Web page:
Seaton Snook Radar Station was developed during the war as a Ground Control Intercept (GCI) A Station with 1 Type 7 and 1 Type 21 radars. In 1945 the station was still operational and its future was required by fighter command (AIR 25⁄686). It’s name was changed to Billingham and on 5.9.1950 (AIR 2⁄1178) reverted back to Seaton Snook.
It was chosen to participate in the post war ROTOR programme continuing in its GCI role with an ‘R3’ two level underground control centre which opened on 5th June 1953. The station was initially fitted with 1 Type 7 Mk. 2, 2 Type 13 Mk. 6, 3 Type 13 Mk. 7, 1 Type 14 Mk. 8, 1 Type 14 Mk. 9, and 1 Type 11 (M) Mk. 7 radars. When a Type 80 was brought on line in the mid 1950’s the two Mk 14’s were removed. The station was operated by 59 Signals Unit. With the demise of ROTOR the station was still required for the 1958 reorganisation ‘plan ahead’ (AIR 8⁄2032). At an unknown later date the site became redundant and was disposed of.
The site was acquired by Able UK Ltd in the late 70s. The bunker was flooded but after pumping the upper floor dry the company used it for the storage of demolition explosives and each room had protective flash proof lighting installed. With continued water ingress they were eventually forced to abandon it.
They currently operate a clay extraction and landfill operation. The clay is extracted leaving a 20m deep pit which is then used as a landfill. When the clay has been exhausted and the excavations filled the whole site will be domed with earth and turned into a nature reserve. The R3 bunker was very shallow and covered by a very prominent earth mound, the Guard House was of the standard design, faced in brick. By 1984 it was derelict and in a dilapidated state with no roof timbers, doors or windows. The brick walls around the stairwell had been removed but the access tunnel was still accessible as was the whole of the upper floor and the emergency exit stairs, the lower floor was flooded to the top of the stairs. By 1988 the water had risen flooding the bottom end of the access tunnel and by 1990 the stairwell at the rear of the guardhouse was also flooded. The guardhouse has now been completely demolished together with the remains of the stairwell down to the access tunnel, but its location can be located as the rubble has not been cleared away.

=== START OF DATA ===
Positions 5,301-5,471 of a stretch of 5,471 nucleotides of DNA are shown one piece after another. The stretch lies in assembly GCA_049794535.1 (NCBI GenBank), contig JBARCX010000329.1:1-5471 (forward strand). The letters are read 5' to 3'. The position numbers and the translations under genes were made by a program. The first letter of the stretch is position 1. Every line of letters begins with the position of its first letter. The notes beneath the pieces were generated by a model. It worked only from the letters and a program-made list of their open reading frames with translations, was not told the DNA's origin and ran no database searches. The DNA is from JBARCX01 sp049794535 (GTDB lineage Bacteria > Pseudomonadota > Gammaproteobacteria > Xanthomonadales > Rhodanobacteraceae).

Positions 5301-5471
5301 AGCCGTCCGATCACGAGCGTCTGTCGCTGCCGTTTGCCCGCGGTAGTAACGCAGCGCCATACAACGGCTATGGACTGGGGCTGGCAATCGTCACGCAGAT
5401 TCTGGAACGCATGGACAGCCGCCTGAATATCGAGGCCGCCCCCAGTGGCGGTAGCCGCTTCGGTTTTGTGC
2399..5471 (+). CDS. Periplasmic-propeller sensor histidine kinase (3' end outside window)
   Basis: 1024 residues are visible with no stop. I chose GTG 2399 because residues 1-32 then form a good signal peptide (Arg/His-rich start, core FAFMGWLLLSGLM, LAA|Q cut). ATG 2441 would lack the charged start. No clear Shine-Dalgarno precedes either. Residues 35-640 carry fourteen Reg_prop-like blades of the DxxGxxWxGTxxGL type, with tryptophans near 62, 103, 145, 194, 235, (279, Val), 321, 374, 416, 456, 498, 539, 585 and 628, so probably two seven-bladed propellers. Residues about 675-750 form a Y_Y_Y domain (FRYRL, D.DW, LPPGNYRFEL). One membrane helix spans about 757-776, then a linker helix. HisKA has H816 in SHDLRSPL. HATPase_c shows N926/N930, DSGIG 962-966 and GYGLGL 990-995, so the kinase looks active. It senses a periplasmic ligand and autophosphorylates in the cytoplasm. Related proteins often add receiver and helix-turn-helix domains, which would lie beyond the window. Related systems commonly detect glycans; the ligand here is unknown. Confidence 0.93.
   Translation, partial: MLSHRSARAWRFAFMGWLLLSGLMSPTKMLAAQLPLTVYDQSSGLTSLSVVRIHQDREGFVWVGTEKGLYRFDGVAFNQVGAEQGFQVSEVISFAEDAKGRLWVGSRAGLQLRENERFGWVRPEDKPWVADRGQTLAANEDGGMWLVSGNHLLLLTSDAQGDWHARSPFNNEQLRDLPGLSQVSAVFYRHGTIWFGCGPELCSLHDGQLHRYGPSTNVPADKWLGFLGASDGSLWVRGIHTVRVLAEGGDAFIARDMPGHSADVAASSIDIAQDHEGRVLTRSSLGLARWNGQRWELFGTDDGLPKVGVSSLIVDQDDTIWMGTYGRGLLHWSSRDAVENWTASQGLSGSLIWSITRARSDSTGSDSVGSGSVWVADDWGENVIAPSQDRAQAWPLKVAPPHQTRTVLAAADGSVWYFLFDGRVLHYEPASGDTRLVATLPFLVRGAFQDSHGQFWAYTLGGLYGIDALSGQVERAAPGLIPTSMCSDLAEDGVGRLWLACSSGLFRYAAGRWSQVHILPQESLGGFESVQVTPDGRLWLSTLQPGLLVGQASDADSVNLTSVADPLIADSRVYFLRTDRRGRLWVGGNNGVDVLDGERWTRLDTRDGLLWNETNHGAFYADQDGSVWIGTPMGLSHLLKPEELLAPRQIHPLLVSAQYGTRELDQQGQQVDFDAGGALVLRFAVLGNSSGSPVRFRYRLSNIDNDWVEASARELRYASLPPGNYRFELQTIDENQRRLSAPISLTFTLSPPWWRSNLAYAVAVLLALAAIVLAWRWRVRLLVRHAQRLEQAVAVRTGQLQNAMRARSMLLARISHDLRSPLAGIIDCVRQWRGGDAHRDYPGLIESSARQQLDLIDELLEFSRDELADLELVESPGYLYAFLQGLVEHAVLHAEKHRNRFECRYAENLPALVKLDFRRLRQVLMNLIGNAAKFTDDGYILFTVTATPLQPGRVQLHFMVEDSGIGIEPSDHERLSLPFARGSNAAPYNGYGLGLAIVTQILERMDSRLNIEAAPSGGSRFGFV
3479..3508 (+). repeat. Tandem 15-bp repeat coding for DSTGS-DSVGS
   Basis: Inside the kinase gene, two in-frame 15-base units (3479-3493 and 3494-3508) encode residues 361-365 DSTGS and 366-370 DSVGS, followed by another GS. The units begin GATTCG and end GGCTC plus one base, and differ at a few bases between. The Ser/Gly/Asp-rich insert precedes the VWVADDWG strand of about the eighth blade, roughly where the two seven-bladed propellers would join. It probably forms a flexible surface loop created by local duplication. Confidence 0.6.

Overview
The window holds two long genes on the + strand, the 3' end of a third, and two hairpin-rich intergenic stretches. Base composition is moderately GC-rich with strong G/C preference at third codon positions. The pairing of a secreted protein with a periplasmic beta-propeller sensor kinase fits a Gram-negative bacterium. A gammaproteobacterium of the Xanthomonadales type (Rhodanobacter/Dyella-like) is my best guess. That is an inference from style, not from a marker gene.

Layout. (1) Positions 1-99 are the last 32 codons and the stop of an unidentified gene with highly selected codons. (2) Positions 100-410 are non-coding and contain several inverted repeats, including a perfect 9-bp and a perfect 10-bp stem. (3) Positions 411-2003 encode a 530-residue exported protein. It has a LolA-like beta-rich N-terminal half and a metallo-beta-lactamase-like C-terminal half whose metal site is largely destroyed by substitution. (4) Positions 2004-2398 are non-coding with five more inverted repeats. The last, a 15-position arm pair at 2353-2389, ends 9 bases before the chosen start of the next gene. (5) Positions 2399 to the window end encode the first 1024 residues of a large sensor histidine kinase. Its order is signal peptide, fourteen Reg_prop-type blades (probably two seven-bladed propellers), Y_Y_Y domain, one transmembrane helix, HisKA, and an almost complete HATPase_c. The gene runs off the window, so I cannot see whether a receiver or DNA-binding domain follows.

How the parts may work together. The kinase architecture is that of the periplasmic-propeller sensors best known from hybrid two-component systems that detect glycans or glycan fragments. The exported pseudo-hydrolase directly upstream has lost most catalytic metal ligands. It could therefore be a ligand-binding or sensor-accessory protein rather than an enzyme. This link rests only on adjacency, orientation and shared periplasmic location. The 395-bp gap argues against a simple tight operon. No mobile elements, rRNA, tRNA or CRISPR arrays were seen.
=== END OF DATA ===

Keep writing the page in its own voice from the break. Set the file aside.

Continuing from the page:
The Type 80 modulator building was being used as a snack bar by the site workforce in 1980 but by 1988 only one end wall remained and all traces of the building have now disappeared.
The WW2 Happidrome still exists in poor repair and has been used as a site office and workshop but is currently unused.
A significant amount of earth has been removed from the area exposing the top of the R3. A vehicle ramp has been built and the portacabin offices and mess rooms stand on the exposed concrete. The top of the bunker now stands some 3 metres above the ground. The main ventilation shaft still stands in the corner and although in poor condition it retains some of its louvers. Mesh has been fixed across the many holes in the shaft for safety reasons.
At the other end of the bunker the cable shaft exists but has been partly demolished and reduced in height. A large hole has been cut into it to give access. The entrance passage from the guardhouse is known to be intact and has been struck several times in recent years by workmen attempting to dig trenches.
Walking down from the top of the bunker the emergency exit building still exists some 15 metres away. The ventilation louvres are damaged but still in place. The door is missing and a wooden barrier has been erected to prevent casual access. The bunker is flooded to within 10cm’s of the top of the emergency stairs. The site manager explained that this is due to a great upward ground water pressure which produces localised flooding. The site is only 10 feet above mean sea level.
The site manager stated that the Managing Director had considered pumping it out to have a look and had even considered a mushroom farm.
- Bob Jenner
- Dr. James Fox
- National Archives files AIR 25⁄686 Appendix A (on the future of ‘60 Group’ Stations in Great Britain), AIR 2⁄1178, AIR 8⁄2032, AIR 29⁄3024